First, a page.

This paper reports on the first phase of an ambitious program of research that seeks to both understand the risk of homelessness amongst persons with a disability in Australia and shed light on the impact of a significant policy reform—the introduction of the [...] Read more.
This paper reports on the first phase of an ambitious program of research that seeks to both understand the risk of homelessness amongst persons with a disability in Australia and shed light on the impact of a significant policy reform—the introduction of the National Disability Insurance Scheme (NDIS)—in changing the level of homelessness risk. This first paper, reports on the level of homelessness risk for persons with a disability prior to the introduction of the NDIS, with a subsequent paper providing updated data and analysis for the period post the implementation of the NDIS. In one sense, this paper provides the ‘base’ condition prior to the introduction of the NDIS but also serves a far broader role in advancing our understanding of how disability and chronic ill-health affects the risk of homelessness. Our research finds that in the period prior to the introduction of the NDIS, a large proportion of people with disabilities were at risk of homelessness, but those whose disabilities affected their schooling or employment were at the greatest risk. Full article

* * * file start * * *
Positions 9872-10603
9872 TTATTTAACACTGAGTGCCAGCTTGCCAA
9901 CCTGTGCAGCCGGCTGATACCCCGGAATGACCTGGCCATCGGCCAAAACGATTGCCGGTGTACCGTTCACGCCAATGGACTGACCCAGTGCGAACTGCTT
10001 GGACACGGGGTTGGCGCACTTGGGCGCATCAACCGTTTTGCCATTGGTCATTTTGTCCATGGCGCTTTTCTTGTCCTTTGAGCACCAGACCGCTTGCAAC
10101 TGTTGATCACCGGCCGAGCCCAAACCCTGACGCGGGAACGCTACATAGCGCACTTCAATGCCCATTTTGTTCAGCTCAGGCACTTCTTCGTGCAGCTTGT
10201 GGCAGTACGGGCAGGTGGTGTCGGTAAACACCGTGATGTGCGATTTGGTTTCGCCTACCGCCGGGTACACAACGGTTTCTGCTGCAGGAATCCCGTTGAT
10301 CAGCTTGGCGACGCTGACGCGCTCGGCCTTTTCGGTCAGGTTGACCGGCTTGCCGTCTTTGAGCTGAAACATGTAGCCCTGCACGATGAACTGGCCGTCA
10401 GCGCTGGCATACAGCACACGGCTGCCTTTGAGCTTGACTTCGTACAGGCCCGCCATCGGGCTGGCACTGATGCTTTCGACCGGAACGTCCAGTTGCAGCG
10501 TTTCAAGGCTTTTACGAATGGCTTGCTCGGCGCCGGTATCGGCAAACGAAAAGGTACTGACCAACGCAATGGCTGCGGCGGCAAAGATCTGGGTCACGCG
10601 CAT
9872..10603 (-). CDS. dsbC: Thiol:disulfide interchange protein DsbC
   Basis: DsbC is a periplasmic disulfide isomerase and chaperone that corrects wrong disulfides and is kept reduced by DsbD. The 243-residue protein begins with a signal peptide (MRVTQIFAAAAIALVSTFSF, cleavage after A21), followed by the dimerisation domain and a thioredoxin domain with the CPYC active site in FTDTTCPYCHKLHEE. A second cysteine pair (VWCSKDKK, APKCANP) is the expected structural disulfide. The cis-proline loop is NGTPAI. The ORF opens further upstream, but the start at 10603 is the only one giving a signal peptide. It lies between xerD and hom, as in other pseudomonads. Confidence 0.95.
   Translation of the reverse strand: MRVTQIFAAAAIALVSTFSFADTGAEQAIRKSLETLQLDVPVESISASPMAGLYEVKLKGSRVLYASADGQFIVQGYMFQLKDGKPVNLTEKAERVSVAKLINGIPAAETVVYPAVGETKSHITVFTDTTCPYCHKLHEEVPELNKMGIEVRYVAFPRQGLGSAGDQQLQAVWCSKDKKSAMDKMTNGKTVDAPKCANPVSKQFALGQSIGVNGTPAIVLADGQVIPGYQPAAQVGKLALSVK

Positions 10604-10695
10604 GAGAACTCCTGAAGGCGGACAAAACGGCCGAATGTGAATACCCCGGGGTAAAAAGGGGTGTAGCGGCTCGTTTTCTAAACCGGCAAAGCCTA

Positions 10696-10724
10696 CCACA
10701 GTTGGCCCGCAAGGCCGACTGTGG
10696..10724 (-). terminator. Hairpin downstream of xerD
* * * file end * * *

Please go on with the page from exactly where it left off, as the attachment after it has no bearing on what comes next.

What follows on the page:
(This article belongs to the Special Issue Housing and Health)
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Open AccessArticle
How Does Household Residential Instability Influence Child Health Outcomes? A Quantile Analysis
Int. J. Environ. Res. Public Health 2019, 16(21), 4189; https://doi.org/10.3390/ijerph16214189 - 29 Oct 2019
Cited by 2
Abstract
At the core of housing and welfare research is a premise that stable residential environments are important to children’s health and development. The relationship between housing stability and health outcomes for children is, however, complex; stable housing situations are sometimes associated with poorer [...] Read more.
At the core of housing and welfare research is a premise that stable residential environments are important to children’s health and development. The relationship between housing stability and health outcomes for children is, however, complex; stable housing situations are sometimes associated with poorer health outcomes, and some children may be more or less resilient to residential instability. The Longitudinal Study of Australian Children (LSAC) dataset enables us to longitudinally follow the housing and health of more than 10,000 children and their families. We employ a quantile analysis technique, a currently underutilized tool for testing associations across the distribution of an outcome, to test whether exposure to housing instability has a differential impact on children’s health dependent on their initial health status. Our findings suggest that the health outcomes of residential instability are highly dependent on children’s initial health status. Full article
(This article belongs to the Special Issue Housing and Health)
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Open AccessArticle
Perceptions of Mental Health and Wellbeing Following Residential Displacement and Damage from the 2018 St. John River Flood
Int. J. Environ. Res. Public Health 2019, 16(21), 4174; https://doi.org/10.3390/ijerph16214174 - 29 Oct 2019
Cited by 3
Abstract
Climate change has spurred an increase in the prevalence and severity of natural disasters. Damage from natural disasters can lead to residential instability, which negatively impacts mental health and wellbeing. However, research on the mental health of residents who are displaced after natural [...] Read more.